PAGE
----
Britons turn out en masse against austerity measures
Tens of thousands of protesters kicked off a march through London on Saturday in a demonstration against the government's harsh austerity measures, as police deployed in large numbers amid fears of violence.
Huge crowds of demonstrators kicked off the march along the banks of the river Thames in the British capital to oppose spending cuts introduced by the Conservative-Liberal Democrat coalition to tackle a record deficit.
Trade unions have said more than 100,000 demonstrators are expected to attend, but Len McCluskey, head of the Unite union, predicted the march would exceed expectations.
"Turnout is past our wildest dreams," he told AFP, adding that it could be "the biggest protest that the union movement has seen in London in a generation."
Pubic sector workers, pensioners and students were out on the streets for Saturday's "March for the Alternative", brandishing banners reading "Don't Break Britain", "No to Cuts" and "Defend Our Public Services".
Many families with children were among the protesters and the air was filled with the distinctive low-pitched bellow of the vuvuzela, the plastic trumpet whose droning provided the soundtrack for the football World Cup in South Africa.
Steel bands, choirs and dancers also joined the march, giving a carnival atmosphere to the mass demonstration.
Scotland Yard has deployed around 4,500 officers, mindful of several huge student protests against plans to triple university tuition fees that turned violent late last year.
Saturday's march was to pass the Houses of Parliament and Prime Minister David Cameron's Downing Street residence before ending in a rally in Hyde Park to be addressed by opposition Labour party leader Ed Miliband.
After coming to power in May, the coalition announced cuts worth £81 billion ($131 billion, 92 billion euros) over five years in order to slash a record public deficit it blames on the previous Labour government.
Dave Prentis, head of the public sector union Unison, hailed the turnout which he said was "absolutely enormous and showed the anger of ordinary working people at the government's cuts".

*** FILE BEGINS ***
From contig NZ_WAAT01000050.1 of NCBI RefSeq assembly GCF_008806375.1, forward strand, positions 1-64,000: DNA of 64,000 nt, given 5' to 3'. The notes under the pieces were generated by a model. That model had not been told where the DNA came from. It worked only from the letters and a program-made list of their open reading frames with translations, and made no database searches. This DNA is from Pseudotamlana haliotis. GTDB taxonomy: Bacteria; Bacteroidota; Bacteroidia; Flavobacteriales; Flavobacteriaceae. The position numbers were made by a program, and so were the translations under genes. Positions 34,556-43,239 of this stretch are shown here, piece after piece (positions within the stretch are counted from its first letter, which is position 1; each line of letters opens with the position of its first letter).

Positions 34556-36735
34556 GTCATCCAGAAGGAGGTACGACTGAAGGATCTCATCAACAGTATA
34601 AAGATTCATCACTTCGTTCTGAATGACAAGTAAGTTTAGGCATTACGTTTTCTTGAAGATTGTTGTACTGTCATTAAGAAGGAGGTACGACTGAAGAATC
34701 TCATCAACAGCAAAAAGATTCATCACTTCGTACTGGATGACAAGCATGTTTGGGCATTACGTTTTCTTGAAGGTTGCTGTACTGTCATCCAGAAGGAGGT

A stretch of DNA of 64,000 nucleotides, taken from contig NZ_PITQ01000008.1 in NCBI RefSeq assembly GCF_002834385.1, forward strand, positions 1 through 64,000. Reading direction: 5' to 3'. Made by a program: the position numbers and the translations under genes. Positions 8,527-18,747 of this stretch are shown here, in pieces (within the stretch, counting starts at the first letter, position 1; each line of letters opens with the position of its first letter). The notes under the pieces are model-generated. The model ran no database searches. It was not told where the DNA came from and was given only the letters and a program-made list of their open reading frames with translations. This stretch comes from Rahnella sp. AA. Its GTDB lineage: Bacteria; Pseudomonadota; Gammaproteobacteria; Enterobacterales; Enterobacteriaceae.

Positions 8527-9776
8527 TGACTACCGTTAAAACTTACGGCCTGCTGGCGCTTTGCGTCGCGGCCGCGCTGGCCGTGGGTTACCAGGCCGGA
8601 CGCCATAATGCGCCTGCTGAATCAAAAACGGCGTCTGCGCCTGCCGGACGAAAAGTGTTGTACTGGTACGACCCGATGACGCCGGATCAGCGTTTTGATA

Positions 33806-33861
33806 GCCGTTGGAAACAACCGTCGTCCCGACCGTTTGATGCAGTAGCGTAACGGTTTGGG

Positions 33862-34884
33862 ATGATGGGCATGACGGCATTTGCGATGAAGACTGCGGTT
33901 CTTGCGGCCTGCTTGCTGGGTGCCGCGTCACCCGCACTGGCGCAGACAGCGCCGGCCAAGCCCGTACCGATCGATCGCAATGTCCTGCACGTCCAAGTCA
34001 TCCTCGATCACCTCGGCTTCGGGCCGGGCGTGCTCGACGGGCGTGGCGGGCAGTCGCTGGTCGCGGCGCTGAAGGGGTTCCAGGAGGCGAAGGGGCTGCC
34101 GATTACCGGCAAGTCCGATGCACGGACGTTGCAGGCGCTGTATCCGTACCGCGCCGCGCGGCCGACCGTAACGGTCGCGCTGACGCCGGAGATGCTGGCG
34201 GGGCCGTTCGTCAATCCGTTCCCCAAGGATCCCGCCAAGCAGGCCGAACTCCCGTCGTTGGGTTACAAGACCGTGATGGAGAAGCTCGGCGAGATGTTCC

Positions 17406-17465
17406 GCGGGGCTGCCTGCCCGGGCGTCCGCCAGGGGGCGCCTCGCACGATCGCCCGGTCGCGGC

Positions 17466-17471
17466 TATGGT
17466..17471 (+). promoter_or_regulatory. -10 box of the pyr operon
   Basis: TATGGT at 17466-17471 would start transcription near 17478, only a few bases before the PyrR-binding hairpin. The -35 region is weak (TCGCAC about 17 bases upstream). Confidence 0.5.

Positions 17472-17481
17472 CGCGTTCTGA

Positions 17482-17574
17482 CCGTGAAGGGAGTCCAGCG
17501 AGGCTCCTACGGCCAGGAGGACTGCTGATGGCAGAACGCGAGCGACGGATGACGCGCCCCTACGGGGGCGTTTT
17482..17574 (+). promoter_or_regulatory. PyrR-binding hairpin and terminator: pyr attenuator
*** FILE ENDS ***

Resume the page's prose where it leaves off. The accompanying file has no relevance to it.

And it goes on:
Speaking before the march set off, Education Minister Michael Gove insisted that the protests would not force a change in government strategy.
"Of course people will feel a sense of disquiet, in some cases anger, at what they see happening," he told BBC radio.
"But the difficulty we have as the government inheriting a terrible economic mess, is that we have to take steps to bring the public finances back into balance."
British newspaper reports said between 250,000 and 300,000 were expected, which would make it the largest protest in the capital since around one million people marched against the Iraq war in February 2003.
Barber said the unions would deploy teams of stewards to ensure a peaceful rally because they wanted "nothing to distract" from their message.
The officer in charge of policing the march, Commander Bob Broadhurst, said he hoped for minimal use of the controversial tactic of "kettling" protesters by keeping them confined in small areas.
The cuts announced involve most government departments, with the loss of 300,000 public service jobs and pay freezes for civil servants.
Several student demonstrations descended into violence last year, with one culminating in protesters damaging the car carrying heir-to-the-throne Prince Charles and his wife Camilla.
The latest march takes place just days after finance minister George Osborne delivered his annual budget on Wednesday. He had already announced the cuts via an emergency budget and spending review last year.
© 2011 AFP